Alan Maimon and Chuck Myron: Chuck spoke with Michael Wacha and James Ramsey, the first two picks for the Cardinals in that draft, while they were at High A ball just months into their pro careers. A little more than a year to the day after that conversation, Wacha was an out away from a no-hitter in the majors. Add in his postseason success last autumn, and he’s already become a success story. Wacha’s accomplishments represent the nearly immediate dividends that many teams hope for when they draft a college player highly. Ramsey is playing well at Springfield this year, and his earnest personality and pedigree of having come from a strong college program at Florida State suggest he’ll be a mainstay at the major league level once he gets there. Stephen Piscotty has made people wonder why he lasted until the 36th overall pick, and while he’s struggling with plate discipline so far this year, it’s early. Wacha, Ramsey and Piscotty all come from large colleges, while Patrick Wisdom and Steve Bean, who have endured more struggle so far in their pro careers, come from a small college (St. Mary’s of California) and high school, respectively. We think most people would say that makes sense and follows an intuitive trend. But the rate of first-round picks who made the major leagues out of the six colleges that produced the most first-rounders during our study (Stanford, Texas, Arizona State, Florida State, Rice and UCLA) was 70%, only slightly higher than the rate of all first-rounders who made the major leagues. That’s in spite of all 16 first-round picks from Stanford, Piscotty’s alma mater, making it to the bigs.
Daniel Solzman: After drafting position players in the first rounds of 2010 and 2011, the Cardinals have selected college pitchers three years in a row during the first round in Michael Wacha, Marco Gonzales, and as of Thursday night, Luke Weaver. Do college pitchers tend to have a faster track to the majors than position players?
Alan Maimon and Chuck Myron: Pitchers and position players drafted out of college have always had a faster track to the majors than their high school counterparts. In recent years, we’ve seen a significant acceleration of that trend. Of the 24 college-groomed position players drafted in the first round between 2004 and 2006, a staggering 22 of them have made it to the majors. And 42 out of 51 college pitchers drafted in that timeframe have reached the bigs. Earlier in the 2000s, college players were reaching the majors only about two-thirds of the time.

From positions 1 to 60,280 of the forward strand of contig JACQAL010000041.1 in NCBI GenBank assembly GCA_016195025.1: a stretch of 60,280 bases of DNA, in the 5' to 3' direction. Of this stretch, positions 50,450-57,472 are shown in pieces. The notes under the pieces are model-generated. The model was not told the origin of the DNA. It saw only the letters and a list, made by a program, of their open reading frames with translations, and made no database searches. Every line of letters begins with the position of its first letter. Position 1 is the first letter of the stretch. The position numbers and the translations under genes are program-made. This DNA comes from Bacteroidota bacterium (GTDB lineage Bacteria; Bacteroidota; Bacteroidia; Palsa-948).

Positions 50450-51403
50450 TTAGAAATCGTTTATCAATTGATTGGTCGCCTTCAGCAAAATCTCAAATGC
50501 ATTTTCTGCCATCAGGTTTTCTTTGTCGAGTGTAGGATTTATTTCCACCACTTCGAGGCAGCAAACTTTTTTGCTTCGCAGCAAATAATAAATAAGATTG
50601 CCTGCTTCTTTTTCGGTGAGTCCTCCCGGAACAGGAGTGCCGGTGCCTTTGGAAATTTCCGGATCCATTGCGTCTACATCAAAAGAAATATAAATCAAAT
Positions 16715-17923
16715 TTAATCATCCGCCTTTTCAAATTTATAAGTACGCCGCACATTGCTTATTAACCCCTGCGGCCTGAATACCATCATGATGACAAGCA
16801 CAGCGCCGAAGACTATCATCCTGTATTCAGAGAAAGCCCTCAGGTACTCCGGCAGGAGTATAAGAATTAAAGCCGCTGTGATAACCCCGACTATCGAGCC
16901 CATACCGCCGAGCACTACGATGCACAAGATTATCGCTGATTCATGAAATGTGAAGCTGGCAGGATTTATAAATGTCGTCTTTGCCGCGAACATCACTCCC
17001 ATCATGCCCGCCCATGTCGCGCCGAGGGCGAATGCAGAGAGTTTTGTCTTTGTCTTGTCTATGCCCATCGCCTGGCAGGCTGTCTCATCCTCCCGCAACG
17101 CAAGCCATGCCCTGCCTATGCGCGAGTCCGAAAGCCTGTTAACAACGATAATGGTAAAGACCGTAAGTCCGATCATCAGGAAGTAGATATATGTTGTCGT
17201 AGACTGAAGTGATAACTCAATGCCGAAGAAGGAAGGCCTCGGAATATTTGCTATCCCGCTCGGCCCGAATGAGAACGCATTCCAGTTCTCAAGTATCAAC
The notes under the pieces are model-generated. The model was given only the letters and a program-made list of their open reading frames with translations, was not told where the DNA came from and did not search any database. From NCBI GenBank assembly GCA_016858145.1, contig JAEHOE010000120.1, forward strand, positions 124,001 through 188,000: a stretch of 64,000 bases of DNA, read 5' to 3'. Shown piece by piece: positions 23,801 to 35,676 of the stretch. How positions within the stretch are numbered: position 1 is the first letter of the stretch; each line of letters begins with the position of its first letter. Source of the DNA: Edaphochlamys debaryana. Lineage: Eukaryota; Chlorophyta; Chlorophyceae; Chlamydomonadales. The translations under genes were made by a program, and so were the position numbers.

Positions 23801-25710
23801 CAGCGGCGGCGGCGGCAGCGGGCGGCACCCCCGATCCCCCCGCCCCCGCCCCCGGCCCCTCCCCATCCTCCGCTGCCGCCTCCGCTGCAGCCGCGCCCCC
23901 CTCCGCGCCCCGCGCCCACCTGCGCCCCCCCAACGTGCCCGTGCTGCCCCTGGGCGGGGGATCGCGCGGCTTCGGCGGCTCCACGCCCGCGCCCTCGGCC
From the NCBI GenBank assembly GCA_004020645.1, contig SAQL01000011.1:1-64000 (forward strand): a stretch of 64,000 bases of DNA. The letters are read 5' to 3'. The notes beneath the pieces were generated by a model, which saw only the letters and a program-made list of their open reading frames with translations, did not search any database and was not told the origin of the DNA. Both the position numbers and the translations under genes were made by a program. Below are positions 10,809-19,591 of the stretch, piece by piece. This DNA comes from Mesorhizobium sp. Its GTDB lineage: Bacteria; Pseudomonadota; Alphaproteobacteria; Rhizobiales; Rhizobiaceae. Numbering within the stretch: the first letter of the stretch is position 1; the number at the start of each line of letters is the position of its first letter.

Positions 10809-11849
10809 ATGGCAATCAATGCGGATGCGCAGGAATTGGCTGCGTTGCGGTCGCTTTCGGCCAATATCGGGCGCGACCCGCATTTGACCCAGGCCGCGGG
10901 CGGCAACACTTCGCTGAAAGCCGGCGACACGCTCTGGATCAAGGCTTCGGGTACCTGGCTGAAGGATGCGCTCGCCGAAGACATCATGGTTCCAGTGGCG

Daniel Solzman: What was the most fascinating thing you learned in writing the book?
Alan Maimon and Chuck Myron: In many ways, it’s the same thing we found so fascinating when we started. For all of the effort, smarts and careful study that organizations pour into the draft, the miss rate remains remarkably high. We have a greater appreciation than when we started for just how dedicated teams and players are to changing that, which makes it even more striking, in spite of some level of progress from the early part of the timeframe we studied to the later years, that there’s little evidence to suggest that the draft won’t continue to confound as long as it remains in place. The failure humanizes the draft on some level, and that’s what makes the draft and the player development process so compelling. There’s so much to learn from studying and closely monitoring that part of the game, and you discover so many amazing stories when you do. Those stories make “Hits and Misses” more than just a book about the draft, or even baseball itself, and help us better understand why we succeed and fail at the things we do every day.